Air pollution worsens allergies. Those with heart disease, asthma or lung cancer are more likely to experience complications or die during high air-pollution spells. Evidence is mounting that polluted air can contribute to a wide range of health problems with no direct link to breathing such as diabetes or neurological disease. A recent study by the University of Birmingham found every extra 10 micrograms of PM2.5 per cubic metre of air increases the risk of dying of any type of cancer in elderly people by 22 per cent. Pregnant women breathing highly polluted air are more likely to go into labour prematurely.
In addition to the monitored PM10s and PM2.5s, there is a large amount of the so-called ultra-fine particles, which air-quality networks do not regularly measure. Less than 100 nanometres in diameter (you could fit more than 25 across the width of a human hair), the ultra-fine particles make up a relatively low proportion of total particulate matter mass. If counted by particle, however, these are the most abundant.
The macrophages rid the body of some particles, but some stay in the lungs for the long haul.
“If you look at the lungs of people who are non-smokers, you can see accumulation of carbon in the tissues,” says Grigg, who recently founded Doctors Against Diesel, a campaign representing medical professionals calling for the abolition of diesel-powered vehicles in the UK’s cities.
Yet the lungs are probably not the only dumpsite for air pollution particles. Worryingly, multiple studies have indicated that ultra-fine particles might be able to cross from the alveoli to the bloodstream.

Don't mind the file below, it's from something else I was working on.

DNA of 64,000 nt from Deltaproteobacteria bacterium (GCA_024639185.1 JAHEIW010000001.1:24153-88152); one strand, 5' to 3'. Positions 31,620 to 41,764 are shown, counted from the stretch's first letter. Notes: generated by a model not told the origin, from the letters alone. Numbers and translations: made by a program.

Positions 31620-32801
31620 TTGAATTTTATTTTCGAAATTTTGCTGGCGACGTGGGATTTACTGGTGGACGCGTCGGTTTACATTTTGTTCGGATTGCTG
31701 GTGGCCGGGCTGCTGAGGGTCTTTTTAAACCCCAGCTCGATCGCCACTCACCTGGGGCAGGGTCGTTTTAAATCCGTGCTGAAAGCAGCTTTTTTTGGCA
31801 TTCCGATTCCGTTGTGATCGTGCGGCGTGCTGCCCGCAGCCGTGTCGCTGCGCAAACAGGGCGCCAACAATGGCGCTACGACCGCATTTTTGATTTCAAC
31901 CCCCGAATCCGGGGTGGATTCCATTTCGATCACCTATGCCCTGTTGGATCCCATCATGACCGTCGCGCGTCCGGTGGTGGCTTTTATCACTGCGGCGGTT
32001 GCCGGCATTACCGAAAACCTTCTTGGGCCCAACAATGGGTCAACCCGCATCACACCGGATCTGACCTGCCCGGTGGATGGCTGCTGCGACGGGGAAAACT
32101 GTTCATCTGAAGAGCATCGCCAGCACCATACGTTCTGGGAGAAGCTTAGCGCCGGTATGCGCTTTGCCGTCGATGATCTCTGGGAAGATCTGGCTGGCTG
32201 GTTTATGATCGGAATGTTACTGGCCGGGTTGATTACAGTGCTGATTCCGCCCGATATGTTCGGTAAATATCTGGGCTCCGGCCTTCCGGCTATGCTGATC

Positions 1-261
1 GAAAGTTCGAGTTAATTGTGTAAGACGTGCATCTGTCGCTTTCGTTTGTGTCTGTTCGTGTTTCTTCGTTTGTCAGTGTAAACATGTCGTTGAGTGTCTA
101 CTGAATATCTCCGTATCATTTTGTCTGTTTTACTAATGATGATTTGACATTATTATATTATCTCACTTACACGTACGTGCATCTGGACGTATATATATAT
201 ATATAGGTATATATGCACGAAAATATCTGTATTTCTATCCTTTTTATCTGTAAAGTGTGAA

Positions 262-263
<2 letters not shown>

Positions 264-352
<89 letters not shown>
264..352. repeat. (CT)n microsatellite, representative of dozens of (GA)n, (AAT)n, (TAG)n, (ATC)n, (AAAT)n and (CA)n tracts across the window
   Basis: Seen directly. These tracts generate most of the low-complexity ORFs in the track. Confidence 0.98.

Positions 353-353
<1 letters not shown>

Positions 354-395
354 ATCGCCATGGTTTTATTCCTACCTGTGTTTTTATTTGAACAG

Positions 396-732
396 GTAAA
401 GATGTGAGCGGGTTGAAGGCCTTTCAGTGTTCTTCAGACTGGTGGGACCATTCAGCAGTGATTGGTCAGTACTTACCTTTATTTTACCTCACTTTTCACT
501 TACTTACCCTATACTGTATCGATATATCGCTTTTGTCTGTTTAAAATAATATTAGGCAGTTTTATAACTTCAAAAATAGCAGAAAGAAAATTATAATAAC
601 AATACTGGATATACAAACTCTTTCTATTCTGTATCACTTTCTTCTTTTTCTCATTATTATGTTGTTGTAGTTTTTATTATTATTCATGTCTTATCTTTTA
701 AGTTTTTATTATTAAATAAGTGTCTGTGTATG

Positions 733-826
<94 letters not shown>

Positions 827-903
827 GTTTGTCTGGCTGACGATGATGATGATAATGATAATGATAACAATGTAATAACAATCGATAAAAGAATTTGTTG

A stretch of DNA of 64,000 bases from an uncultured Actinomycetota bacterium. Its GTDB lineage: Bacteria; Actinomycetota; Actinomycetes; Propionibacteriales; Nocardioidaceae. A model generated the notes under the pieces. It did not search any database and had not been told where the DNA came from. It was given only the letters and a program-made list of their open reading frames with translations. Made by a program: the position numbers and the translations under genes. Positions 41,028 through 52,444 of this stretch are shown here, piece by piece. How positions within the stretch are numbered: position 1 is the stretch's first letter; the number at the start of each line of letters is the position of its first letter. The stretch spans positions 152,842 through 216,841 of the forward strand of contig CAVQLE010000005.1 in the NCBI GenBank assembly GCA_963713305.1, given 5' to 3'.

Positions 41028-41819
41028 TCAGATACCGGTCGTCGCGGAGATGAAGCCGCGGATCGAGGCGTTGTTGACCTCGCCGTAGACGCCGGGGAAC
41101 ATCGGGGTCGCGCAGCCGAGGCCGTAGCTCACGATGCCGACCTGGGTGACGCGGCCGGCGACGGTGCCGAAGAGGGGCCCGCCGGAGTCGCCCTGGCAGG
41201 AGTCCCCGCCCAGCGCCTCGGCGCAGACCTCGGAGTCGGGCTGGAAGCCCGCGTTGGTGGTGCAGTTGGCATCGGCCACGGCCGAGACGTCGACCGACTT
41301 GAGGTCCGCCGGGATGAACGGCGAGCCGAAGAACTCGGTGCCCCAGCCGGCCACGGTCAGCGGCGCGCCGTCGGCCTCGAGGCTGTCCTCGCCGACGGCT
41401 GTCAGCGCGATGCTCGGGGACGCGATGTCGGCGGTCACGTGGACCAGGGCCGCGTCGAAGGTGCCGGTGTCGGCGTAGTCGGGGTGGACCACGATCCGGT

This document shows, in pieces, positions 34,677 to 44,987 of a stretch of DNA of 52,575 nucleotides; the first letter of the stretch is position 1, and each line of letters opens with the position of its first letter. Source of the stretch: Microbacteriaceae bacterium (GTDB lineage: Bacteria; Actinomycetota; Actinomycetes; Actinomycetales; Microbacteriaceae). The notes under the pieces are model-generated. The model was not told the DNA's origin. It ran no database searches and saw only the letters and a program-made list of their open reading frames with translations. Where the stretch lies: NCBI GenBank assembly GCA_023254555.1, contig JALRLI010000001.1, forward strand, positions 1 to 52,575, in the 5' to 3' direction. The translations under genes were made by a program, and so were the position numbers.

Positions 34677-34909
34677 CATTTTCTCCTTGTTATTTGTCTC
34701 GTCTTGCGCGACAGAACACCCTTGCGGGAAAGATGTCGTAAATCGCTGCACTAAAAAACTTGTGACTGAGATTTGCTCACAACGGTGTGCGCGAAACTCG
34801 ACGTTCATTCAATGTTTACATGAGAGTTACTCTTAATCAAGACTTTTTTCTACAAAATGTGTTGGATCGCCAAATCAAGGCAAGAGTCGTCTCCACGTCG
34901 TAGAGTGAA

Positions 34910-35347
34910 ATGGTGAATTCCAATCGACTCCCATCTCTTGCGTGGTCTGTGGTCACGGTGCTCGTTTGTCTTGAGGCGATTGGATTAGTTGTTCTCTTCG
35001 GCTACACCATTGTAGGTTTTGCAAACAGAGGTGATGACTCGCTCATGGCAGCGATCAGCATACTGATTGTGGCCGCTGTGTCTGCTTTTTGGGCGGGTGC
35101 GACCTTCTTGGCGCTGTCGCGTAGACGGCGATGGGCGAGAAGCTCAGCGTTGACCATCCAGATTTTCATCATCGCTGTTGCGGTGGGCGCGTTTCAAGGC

In September last year, a study published in the journal PNAS by Lancaster University Professor Barbara Maher and her team stirred up the scientific community. Maher set out to find whether magnetic air pollution particles could penetrate into the most important human organ – the brain.
“Wherever you have particles formed by combustion processes, heating or by friction from braking, you always produce some strongly magnetic particulates,” Maher explains.
“We can make magnetic measurements of airborne pollution and we can identify where air pollution is highest because of magnetic particles. Wherever you have more particulate pollution, you also have more magnetic particulate pollution.”
The connection between magnetic air pollution and the human brain intrigued Maher for one particular reason – she knew that deposits of magnetite could be found in brains of Alzheimer’s disease sufferers.
The widely accepted hypothesis that this magnetite is produced in the brain as a result of the organ’s chemistry going awry didn’t fully satisfy her.
“Knowing that there was so much magnetite available in the atmosphere in urban locations, my question was – could it be that some magnetite in human brains is not forming inside the brain, but is coming from external pollution sources?” says Maher.
“Many of these pollution particles are less than 150 nanometres in size so I thought it would be difficult for the body not to actually take up some of them.”
The Lancaster University professor ordered a set of brains from the Manchester Brain Bank and another bunch from Mexico City, which has struggled with extreme air pollution for years.
In the brains, Maher and her team found two types of magnetite particles – geometric crystalline particles corresponding with the metabolic hypothesis, but also a large amount of smooth spherical magnetite.